A long time ago on another website far, far away, I held a tradition of kicking off the new year by listing the top 10 MMOs that deserved attention and were likely to launch that year. These days, however, the industry has changed quite a bit, most notably with early access, open development, soft launches, and crowdfunding blurring the lines of testing and play.
Therefore, I felt that a slight change was needed with 2016’s list. Instead of rattling off 10 titles that I think are going to release in the following 12 months, I’m going to mention games that strongly bear watching in the new year. Some of them will undoubtedly release, while the rest remain in alpha or beta testing, but all could have an impact on the industry and in our online communities.
Because I’m limiting the list to just 10 entries, some up-and-coming games won’t be mentioned. I have my reasons (secret, dusky reasons), but if you disagree about these or the exclusion of any title, pipe up in the comments!
There is no way we can list all of the great updates in a given year. It’s not possible. We are always going to have a bunch of personal bias creeping into things; it’s inevitable, and there are updates that get missed or otherwise lose out in the court of opinion.
I mean, let’s be honest, how many people actually knew what was going on with Final Fantasy XI? Other than me, I mean.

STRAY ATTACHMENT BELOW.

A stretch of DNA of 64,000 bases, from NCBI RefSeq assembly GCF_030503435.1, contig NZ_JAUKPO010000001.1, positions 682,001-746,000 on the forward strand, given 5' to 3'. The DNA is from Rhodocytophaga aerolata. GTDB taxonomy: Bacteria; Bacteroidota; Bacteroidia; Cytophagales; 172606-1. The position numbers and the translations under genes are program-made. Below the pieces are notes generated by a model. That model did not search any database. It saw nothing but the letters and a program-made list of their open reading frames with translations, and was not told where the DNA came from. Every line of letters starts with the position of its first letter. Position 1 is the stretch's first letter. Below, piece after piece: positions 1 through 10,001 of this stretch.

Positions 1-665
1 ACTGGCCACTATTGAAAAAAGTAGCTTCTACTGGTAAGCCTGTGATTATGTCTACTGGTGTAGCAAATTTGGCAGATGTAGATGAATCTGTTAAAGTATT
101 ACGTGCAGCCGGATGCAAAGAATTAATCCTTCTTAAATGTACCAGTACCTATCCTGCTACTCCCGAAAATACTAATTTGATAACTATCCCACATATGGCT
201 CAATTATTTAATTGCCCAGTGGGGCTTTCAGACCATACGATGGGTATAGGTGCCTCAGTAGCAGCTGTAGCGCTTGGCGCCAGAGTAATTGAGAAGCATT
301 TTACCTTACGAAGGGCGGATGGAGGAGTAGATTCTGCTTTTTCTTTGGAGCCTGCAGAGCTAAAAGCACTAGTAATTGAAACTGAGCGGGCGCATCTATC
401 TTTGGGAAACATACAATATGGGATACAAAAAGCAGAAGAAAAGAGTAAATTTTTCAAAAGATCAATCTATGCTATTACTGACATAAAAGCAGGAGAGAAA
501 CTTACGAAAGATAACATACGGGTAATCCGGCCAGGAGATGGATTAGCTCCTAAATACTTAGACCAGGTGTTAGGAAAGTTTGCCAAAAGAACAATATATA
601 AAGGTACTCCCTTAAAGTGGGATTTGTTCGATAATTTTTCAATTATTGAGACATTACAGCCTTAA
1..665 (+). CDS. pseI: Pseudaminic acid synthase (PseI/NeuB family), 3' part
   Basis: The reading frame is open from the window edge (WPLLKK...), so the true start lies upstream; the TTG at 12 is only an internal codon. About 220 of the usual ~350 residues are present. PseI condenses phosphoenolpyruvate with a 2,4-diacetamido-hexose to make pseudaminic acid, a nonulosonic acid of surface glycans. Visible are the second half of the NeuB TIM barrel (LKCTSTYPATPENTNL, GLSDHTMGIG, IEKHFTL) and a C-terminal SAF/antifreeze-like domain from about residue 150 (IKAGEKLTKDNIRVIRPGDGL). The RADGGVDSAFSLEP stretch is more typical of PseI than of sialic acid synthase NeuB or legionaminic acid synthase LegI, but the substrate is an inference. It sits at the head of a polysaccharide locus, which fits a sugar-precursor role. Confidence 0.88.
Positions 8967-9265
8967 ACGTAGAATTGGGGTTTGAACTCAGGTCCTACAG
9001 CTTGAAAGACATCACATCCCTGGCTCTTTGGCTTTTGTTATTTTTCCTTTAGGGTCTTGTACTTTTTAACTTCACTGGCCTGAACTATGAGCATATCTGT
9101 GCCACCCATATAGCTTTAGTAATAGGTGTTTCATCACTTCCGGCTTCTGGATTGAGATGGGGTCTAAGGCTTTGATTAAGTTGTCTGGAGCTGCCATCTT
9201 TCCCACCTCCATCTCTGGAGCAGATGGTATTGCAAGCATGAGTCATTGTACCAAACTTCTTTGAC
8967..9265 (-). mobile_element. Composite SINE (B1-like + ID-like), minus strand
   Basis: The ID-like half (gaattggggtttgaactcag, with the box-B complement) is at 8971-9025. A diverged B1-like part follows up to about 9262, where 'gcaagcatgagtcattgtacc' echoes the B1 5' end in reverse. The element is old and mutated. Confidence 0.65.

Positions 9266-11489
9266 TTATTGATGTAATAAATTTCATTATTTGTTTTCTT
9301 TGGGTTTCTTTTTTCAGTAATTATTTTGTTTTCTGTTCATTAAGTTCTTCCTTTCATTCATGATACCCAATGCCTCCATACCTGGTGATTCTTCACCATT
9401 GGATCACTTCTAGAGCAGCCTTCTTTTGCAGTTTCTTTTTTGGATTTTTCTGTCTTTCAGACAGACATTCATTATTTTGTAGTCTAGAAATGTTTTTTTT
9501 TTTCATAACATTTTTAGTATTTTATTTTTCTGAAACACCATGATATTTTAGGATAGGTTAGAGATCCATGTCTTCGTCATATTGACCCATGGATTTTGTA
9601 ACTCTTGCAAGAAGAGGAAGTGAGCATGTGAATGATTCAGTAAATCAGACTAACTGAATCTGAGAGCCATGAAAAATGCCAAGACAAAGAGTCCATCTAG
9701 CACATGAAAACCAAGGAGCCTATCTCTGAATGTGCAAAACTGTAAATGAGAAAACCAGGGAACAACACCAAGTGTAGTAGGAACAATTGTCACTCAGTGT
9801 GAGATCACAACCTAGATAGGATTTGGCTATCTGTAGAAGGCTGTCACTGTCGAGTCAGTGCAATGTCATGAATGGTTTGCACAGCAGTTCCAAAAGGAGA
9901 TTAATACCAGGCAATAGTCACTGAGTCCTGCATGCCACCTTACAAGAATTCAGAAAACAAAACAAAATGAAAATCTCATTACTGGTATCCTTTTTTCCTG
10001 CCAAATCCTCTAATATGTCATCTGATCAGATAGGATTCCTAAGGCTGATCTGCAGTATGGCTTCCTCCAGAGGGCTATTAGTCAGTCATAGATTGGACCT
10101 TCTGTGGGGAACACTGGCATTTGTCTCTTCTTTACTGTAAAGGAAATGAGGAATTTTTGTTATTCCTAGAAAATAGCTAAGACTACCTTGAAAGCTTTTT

The important thing is that this was a year of updates, a year of changes, and a year of new stuff being added to games. So today I want to highlight what I consider the best of the back for 2015. They might not all be the most popular, and they might be things that you’ve heard from me before, but I’m still giving them the nod over everyone else.
For as long as Massively Overpowered exists, this will be one of the most memorable years in our site’s history. It was the year that, after seven year of operation, old Massively got abruptly shuttered by AOL along with Joystiq and WoW Insider. It was also the year that the community rallied around us and Kickstarted the hell out of a new site, giving us the chance to create MOP as an independent MMO entity.
2015 will no doubt be remembered for a lot of other things too, of course. I don’t think anyone could have predicted all of the craziness and unexpected turns that happened in our genre over the past 12 months. Let’s take a walk back through the year-that-was to cover the biggest, strangest, and most exciting stories that we covered.
You know one of the reasons I like writing this column? Because one of these days I’m going to be able to make a list of the best characters from Transformers and Bree isn’t going to stop me. But I also like the fact that we all know the column is completely subjective, so that when people read this they do not think that this is a carefully researched piece wherein I can prove that a given game is the best free-to-play title on the market using, like, numbers.
I hope that’s true, anyhow.
But moving along, it’s the holiday season, so you probably want a new game to play, but you both need to avoid buying games (someone might have bought one for you) and you don’t have much money (because you bought everyone some random thing already, let’s just say Combiner Wars Ultra Magnus). So here are the 10 MMOs that I think make for the best free-to-play options on the market right now based on completely subjective reasoning.
We’ll assume since you’re a savvy gamer reading Massively OP that you’re already well aware of the world’s best MMO podcast. But what do you do with your other 167 hours after you’re heard the new episodes? Communicate with other people like a chump? Perish the thought!